#t, which has a single column,
which represents each individual event in XML format.
Note that the ring buffer may not maintain as much history as event files, so you won't necessarily see the same amount of data if you use these two methods on the same system. Jonathan Kehayias has described why you want to avoid the ring buffer target when you can.
In any case, from this point on, nothing should be different whether you initially derived this data from SQL Server 2008, 2008 R2, 2012, or higher, or if the same events ultimately came from the event file or the ring buffer.
Now that you have the XML data in your #t temporary table, you can query it to see what it looks like. Make sure you have SSMS set to "Results to Grid":
SELECT event_data FROM #t;
This may return a lot of data, but ultimately you are looking for something like this in the results:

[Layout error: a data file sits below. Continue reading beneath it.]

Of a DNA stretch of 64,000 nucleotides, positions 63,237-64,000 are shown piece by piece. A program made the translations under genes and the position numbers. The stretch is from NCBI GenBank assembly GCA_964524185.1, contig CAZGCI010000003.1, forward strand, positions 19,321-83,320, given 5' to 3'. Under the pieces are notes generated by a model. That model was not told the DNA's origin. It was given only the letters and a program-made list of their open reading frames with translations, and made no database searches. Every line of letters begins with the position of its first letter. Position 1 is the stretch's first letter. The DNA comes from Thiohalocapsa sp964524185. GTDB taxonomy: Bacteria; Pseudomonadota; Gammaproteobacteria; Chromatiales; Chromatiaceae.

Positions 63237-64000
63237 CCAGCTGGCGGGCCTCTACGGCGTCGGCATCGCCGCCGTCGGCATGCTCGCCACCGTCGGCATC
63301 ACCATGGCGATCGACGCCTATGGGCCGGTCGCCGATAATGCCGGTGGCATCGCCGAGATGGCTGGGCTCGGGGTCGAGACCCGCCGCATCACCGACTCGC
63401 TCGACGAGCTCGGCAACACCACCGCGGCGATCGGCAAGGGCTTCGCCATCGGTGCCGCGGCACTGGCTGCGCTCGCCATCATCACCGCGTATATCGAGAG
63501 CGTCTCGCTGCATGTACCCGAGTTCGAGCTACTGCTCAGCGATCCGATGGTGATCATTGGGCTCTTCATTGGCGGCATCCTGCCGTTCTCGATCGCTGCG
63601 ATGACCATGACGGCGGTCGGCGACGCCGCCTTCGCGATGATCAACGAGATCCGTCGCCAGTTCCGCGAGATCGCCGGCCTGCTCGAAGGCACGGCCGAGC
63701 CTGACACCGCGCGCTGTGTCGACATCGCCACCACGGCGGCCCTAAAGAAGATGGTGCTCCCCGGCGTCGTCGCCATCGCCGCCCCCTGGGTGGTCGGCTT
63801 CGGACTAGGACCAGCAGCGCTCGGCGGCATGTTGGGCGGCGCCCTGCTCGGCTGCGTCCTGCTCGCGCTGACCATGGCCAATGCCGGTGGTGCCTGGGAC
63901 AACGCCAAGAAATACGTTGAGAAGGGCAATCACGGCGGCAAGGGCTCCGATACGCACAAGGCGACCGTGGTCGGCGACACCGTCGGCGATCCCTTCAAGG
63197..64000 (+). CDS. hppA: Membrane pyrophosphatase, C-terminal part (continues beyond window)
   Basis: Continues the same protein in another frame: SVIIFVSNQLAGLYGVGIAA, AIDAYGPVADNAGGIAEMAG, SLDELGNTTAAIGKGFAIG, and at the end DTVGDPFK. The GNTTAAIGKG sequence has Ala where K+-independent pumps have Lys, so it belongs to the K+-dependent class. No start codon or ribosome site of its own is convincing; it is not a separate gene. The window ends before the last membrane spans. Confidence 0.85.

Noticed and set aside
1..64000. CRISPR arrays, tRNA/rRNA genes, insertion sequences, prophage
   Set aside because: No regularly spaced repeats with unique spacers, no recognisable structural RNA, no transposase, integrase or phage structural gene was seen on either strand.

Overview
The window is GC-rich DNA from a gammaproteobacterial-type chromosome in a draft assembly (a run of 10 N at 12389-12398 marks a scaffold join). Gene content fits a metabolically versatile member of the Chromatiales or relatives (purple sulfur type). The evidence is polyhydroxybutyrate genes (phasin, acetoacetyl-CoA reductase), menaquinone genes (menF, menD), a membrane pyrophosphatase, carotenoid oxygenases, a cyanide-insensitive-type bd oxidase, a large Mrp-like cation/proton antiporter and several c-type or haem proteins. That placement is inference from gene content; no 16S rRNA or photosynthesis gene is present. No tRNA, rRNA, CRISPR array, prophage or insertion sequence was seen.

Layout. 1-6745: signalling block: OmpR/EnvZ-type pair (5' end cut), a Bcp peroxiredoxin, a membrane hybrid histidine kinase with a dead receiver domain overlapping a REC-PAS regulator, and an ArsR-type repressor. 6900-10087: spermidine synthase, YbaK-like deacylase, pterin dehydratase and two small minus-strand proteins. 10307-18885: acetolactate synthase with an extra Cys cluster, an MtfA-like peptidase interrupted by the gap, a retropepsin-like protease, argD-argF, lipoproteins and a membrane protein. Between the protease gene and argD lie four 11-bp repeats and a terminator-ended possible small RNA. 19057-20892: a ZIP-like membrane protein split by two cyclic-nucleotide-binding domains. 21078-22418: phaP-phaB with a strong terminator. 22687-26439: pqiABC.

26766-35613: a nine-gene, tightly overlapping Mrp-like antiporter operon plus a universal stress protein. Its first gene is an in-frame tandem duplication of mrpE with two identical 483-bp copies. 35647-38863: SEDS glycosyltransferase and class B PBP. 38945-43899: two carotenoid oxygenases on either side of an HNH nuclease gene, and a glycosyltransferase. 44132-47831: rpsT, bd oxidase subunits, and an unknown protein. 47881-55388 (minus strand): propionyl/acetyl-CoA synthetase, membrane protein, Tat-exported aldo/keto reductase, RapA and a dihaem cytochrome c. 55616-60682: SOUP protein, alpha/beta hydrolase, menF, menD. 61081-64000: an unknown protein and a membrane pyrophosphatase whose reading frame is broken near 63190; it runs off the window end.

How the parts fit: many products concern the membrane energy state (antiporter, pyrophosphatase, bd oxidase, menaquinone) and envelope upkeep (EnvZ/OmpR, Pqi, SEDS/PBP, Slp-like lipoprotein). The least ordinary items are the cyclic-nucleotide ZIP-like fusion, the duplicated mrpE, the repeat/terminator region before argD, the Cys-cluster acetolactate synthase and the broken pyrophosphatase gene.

In Management Studio, you can click on that hyperlink, and it will open a new window full of XML. The abbreviated output in my case (I've left out much of the uninteresting parts of the XML for brevity):
<event name="error_reported" package="sqlserver" timestamp="2015-04-30T18:01:09.143Z"> <data name="error_number"> <value>50000</value> </data> <data name="severity"> <value>20</value> </data> <data name="message"> <value>Something to talk about.</value> </data> <action name="session_id" package="sqlserver"> <value>53</value> </action> <action name="sql_text" package="sqlserver"> <value>RAISERROR(N'Something to talk about.',20,1) WITH LOG;</value> </action> </event>
In most cases, the pieces of data we're going to want to pull out (or filter
on) are going to be the names of the event/data/action, the timestamp of the event,
and the values of the data/action. Some of this information comes from attributes
name="error_reported") and others come from node values (e.g.
A basic differentiation between data and action
is that data is natively collected with the event in all cases (e.g. the error number
in this case), while an action is essentially what caused the event to happen (and
the information collected there must be retrieved extraneously from the native event,
for example the
sql_text can only be retrieved when it is explicitly
requested through an action).